First, full awareness is brought to the root chakra and you feel the sound of Ahhhh reverberating through the lower pelvis and groin. This is the world of the material. Then the sound travels up the spine and you move in the heart chakra where Uuu reverberates in the upper chest area. Now you’re entering the dream states or inward focus of the mind.

From here you move up the back of the neck and through the top palate of the mouth as you Mmmmm and the energy rises up to the Third Eye. This is the state of dreamless sleep or deep meditation.

Finally, as you sit in the silence afterward, you’re in the Crown Chakra and the illusions that separate you from the Universe dissolve.

That’s a real Aum. Not just a sound made with the mouth, but an energetic experience in the body that opens and balances the chakras and moves you through the four states of consciousness.

Now this I have experienced and it’s an incredible experience – especially if you’re in a room with twenty or so other yogis also bringing full awareness to the energetics of their bodies and moving up through their chakras. Everything starts to tingle and it feels like the body gets lighter and the room gets lighter and a new dimension opens up. But don’t take my word for it and most definitely do not believe me. Instead, open up to Aum and give it a go yourself.

Aum is one of those things that’s really easy to do at home even if you’ve never gone to a yoga class in your life – all you have to do is get over yourself and how silly you might feel. It’s important to remember too that you’re not singing the sound Aum, but allowing the sound Aum to move through you.

For those who are more scientifically-minded, sound vibration is a powerful force. Think of an opera singer hitting those high notes and breaking wine glasses. Vibration has an effect on matter – and we’re all made of matter. Making sounds – specific sounds like Aum – affects us in a profound manner.

Will you have to Aum in your first yoga class? Maybe, maybe not.

Many classes skip the Aum completely – too weird and out there even for the teacher, or sometimes just not appropriate for that particular yoga class. You’ll never hear Aum in a Bikram Class and unlikely in a Hot Yoga Class. However, other classes don’t just Aum, they’ll also use other Sanskrit chants.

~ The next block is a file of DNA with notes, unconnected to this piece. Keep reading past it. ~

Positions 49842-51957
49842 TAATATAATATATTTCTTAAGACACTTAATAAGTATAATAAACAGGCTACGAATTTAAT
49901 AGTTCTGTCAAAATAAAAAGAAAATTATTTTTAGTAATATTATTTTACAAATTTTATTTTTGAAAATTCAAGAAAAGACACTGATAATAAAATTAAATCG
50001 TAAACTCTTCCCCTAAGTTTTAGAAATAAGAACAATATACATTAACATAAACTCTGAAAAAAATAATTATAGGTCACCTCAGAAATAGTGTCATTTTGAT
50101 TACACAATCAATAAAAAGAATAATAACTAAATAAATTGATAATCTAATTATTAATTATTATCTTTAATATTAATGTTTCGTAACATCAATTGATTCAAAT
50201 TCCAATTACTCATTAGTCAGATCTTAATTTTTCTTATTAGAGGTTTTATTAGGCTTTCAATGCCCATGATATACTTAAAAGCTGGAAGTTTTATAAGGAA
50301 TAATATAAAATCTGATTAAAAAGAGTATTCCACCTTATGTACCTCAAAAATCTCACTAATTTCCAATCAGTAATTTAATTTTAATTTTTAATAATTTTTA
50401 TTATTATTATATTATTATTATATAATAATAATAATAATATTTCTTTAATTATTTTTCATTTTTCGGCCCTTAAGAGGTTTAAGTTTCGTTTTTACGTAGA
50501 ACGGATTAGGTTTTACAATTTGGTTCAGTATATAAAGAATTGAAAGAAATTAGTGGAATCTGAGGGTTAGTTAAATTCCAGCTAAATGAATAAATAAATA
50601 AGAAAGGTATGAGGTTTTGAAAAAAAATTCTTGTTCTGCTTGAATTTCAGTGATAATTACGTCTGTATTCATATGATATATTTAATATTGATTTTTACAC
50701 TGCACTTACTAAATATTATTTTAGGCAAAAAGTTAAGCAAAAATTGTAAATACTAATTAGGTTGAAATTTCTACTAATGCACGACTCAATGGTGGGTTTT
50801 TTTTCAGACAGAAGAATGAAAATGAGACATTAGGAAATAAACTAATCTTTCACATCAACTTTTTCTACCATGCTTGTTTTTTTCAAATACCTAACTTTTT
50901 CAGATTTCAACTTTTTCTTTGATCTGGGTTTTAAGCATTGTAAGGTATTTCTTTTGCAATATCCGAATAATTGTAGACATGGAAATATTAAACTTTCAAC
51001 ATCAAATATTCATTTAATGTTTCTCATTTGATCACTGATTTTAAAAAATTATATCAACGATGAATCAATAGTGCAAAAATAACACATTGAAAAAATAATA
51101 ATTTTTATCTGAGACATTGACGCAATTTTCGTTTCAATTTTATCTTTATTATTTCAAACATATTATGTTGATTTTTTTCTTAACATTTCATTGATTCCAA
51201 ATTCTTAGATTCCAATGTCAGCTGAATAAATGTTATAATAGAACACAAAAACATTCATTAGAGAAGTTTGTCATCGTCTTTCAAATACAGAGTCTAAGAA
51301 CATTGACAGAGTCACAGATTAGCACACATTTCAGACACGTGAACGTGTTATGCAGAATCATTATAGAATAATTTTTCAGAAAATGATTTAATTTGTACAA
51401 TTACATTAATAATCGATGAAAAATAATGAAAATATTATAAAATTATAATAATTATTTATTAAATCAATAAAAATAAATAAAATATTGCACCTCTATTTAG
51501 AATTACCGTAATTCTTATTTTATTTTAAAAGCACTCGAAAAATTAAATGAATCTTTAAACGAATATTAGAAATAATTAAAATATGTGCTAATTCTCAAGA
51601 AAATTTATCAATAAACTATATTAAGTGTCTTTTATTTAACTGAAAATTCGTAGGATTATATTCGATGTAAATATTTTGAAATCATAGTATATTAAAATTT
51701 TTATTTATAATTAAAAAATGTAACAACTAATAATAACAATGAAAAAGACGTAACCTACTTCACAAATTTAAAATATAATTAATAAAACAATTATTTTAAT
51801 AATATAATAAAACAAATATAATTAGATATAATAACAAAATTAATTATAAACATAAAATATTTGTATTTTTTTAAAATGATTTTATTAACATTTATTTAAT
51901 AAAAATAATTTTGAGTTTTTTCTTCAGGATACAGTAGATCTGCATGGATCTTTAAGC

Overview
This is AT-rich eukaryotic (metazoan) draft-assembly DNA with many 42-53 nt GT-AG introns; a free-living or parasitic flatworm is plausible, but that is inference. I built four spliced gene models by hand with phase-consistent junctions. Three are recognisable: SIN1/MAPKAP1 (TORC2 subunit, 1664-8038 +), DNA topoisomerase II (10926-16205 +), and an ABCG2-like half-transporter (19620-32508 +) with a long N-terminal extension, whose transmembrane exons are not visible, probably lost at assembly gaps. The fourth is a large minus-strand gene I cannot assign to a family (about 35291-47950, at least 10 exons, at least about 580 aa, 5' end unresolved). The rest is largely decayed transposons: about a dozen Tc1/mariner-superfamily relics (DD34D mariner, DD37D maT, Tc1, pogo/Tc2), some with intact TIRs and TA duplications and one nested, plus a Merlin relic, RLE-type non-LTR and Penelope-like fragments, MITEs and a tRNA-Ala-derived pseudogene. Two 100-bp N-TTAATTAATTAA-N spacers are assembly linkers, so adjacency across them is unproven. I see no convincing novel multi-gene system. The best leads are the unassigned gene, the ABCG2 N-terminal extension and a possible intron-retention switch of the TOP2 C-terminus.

Ashtanga classes have a specific chant they use to open and close class. Anusara opens and closes class with chanting In classes like Satyananda you are most likely to Aum at least a few times, you might even get an Aum Shanti chant.

If you really want to experience full-on chanting, find yourself a Kirtan session.

At Kirtan, there’ll be a few instruments, like a harmonium – a droning-style piano-like instrument, guitar, drums, shakers and maybe even a triangle. Someone at the front will call a chant – usually one or two lines at a time – and everyone else will respond.

It will go back and forth like this, for perhaps 10 or 15 minutes, verbal chanting tennis, building up to a crescendo before dropping down into stillness again. Everyone will sit silently and let the vibrations wash over them and then do it all again – maybe four or five separate chants in a session.

Of all the yoga I’ve ever done, this is the style most likely to induce a blessed out state of being. Although it’s worth noting that this state of highness can be a distraction along the path. Like anything, we can get stuck here, addicted to the high and not moving onward to open in full liberation, another cul-de-sac on the road to enlightenment.

For now though, if blissing out after ninety minutes of chanting sounds like the scariest thing ever, just contemplate uttering three humble Aums.

Try it by yourself at home, playing with the sound. See if you can bring the Ahhh up from the very pit of your belly, the deepest part of your being. See if you can expand the Uuu out from your chest and make it as huge and wide and round as you can. Finally, take the Mmmm and lift it through the roof of your mouth and out of your third eye expanding in the universe to infinity. Then sit in the silence focusing your awareness on the Crown Chakra.

As you do this, notice where the energy or sound gets stuck – pay attention to all the chakras as you move the sound up from root chakra, through the sacral chakra and navel chakra to your heart and up through the throat to the third eye.

Aum is like a yogic diagnostic tool – where the sound gets stuck or the energy can’t flow indicates areas of the body/mind/psyche that are blocked or shut down, which is exactly why Aum freaks out some people.

It reveals our insides – you can literally hear the person who’s afraid to love, or the person who squeaks out the sound because they’ve never been able to speak up for themselves.

We don’t like revealing ourselves in public and Aum just feels too damn intimate to share with a bunch of strangers in a yoga class. The person who’s comfortable doing a full-bodied open and expressive Aum is the person who’s comfortable in their body, and comfortable opening up to others and expressing who they are.

That’s what Aum is all about – nothing more than opening to the sound of the universe, tuning your chakras and moving through all four states of consciousness. All you have to do is open your mouth and let a sound move through you. Easy, right?

Source: The Yoga Lunch Box